Statement no. 128 requires all public companies to disclose basic EPS if they have a simple capital structure with no potential common shares from convertible securities, stock options or warrants. Any company with potential common shares has a complex capital structure and must disclose both basic and diluted EPS.
The objective of basic EPS is to measure performance for the reporting period by dividing income available to common shareholders by the weighted average number of shares outstanding (see the flowchart). The statement requires companies to use income from continuing operations or a similar line on the income statement. Shares issued or reacquired (treasury stock) are weighted for the period they are outstanding.
The number of common shares outstanding is adjusted retroactively for stock dividends, stock splits and reverse stock splits. For example, if a stock splits in June 1997, the weighted average number of shares is computed assuming the split occurred at the beginning of 1997. A companys presentation of EPS in its financial statements for any earlier years also has to be adjusted for the split. If the split occurs in early 1998, before the 1997 statements are issued, those statements and all other years presented have to be adjusted as well. The same handling of stock splits and stock dividends applies to diluted EPS.
Common shares issued in partly paid form and stock subscriptions that are entitled to dividends in proportion to the amount paid are part of the basic EPS computation. A company must include the equivalent common shares in the denominator. Stock subscriptions that are partially paid and do not share in dividends until fully paid are treated like warrants and included in diluted EPS using the treasury stock method, discussed later.
Income available to common shareholders is operating income less preferred stock dividends declared for noncumulative preferred stock. For a cumulative preferred stock, current-year dividends are deducted whether declared or not. If a company has preferred stock for which the dividends are cumulative only if earned, it must deduct the dividends earned in calculating EPS.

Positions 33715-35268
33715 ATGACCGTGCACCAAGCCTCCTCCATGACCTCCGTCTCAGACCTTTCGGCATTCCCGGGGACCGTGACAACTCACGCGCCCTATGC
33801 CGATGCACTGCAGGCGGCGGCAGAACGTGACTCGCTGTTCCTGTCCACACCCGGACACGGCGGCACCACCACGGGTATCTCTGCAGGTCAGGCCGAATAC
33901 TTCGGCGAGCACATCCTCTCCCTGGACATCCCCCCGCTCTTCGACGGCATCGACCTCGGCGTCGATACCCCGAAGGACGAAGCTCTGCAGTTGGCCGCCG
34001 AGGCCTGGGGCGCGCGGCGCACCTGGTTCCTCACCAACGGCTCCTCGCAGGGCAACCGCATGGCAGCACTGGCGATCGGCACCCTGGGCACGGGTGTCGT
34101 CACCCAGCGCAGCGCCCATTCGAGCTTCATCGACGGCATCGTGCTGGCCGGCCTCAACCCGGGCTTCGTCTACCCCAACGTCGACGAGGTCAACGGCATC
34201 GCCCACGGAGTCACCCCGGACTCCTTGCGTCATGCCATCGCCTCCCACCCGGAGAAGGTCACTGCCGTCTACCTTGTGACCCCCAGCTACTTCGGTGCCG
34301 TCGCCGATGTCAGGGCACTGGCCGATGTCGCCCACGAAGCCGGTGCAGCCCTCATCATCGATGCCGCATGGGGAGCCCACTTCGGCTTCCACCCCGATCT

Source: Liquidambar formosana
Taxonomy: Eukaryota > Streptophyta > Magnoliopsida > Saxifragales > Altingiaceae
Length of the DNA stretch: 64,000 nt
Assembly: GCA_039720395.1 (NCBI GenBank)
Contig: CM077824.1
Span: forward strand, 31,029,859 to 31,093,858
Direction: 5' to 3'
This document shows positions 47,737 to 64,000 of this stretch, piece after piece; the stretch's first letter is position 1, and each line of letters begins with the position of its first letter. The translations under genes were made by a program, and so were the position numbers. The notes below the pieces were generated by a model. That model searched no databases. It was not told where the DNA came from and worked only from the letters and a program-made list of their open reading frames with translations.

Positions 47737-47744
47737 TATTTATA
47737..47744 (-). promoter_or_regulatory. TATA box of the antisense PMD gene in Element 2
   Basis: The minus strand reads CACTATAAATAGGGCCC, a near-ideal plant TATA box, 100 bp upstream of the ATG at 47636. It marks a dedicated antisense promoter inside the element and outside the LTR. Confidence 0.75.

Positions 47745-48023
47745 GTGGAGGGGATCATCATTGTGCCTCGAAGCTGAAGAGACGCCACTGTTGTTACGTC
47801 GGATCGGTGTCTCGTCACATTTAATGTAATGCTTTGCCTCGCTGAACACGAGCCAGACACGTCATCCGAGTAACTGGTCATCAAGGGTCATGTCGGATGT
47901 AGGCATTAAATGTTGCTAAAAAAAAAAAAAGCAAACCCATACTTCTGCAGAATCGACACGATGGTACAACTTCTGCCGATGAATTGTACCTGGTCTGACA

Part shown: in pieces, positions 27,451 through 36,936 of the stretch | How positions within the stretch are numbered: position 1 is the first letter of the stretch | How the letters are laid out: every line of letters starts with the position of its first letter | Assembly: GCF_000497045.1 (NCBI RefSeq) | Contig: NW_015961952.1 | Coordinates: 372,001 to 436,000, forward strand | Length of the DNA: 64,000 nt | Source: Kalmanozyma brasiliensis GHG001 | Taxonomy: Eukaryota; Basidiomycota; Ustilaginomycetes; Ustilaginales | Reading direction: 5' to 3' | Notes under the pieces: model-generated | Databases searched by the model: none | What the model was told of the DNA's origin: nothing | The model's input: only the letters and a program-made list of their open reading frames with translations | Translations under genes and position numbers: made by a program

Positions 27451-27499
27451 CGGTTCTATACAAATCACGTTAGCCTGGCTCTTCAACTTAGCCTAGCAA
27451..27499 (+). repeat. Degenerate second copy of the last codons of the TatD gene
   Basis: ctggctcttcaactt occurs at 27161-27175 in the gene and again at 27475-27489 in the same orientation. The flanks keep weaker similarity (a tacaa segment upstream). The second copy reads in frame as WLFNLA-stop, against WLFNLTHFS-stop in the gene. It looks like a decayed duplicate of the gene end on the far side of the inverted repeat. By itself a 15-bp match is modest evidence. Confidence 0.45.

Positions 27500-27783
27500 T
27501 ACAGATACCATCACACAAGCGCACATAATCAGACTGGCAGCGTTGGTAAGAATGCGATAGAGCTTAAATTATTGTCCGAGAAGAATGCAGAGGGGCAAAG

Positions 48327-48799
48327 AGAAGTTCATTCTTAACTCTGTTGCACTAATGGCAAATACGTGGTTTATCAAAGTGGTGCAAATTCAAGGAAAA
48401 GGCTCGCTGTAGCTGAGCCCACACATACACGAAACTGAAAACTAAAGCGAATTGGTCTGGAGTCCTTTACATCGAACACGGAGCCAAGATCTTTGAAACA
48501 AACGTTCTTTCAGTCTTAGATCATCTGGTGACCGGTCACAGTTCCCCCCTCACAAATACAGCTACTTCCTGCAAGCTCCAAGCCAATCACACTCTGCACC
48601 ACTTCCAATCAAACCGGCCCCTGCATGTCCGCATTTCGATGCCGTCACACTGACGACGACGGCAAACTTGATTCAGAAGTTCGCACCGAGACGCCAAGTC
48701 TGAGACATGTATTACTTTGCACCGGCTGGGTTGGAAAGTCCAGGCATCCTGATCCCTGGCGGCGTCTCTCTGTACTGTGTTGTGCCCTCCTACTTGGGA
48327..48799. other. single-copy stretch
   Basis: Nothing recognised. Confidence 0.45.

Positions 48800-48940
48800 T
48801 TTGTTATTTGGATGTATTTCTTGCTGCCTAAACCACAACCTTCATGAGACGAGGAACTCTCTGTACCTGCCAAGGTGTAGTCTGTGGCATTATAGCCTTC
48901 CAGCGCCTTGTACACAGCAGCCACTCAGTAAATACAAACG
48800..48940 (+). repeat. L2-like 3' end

A company with a simple capital structure and no potential common shares has to report EPS for continuing operations and net income on the face of the income statement. EPS for discontinued operations, extraordinary items and the cumulative effect of an accounting change must be disclosed in the income statement or in the notes to the financial statements.
Glossary of Terms
Antidilution . A decrease in the loss per share or increase in earnings per share caused by inclusion of a contingent security, convertible security, option or warrant in diluted EPS.
Basic EPS . The per share amount of earnings for the period available for each common stock share outstanding.
Common stock equivalent . A security under APB Opinion no. 15 that is in substance equivalent to common stock because of the terms or circumstances at the time of issuance. These securities were deemed to be those whose exercise or conversion was probable.
Contingently issuable shares . Shares issuable when certain conditions are met. Usually little or no cash consideration is involved.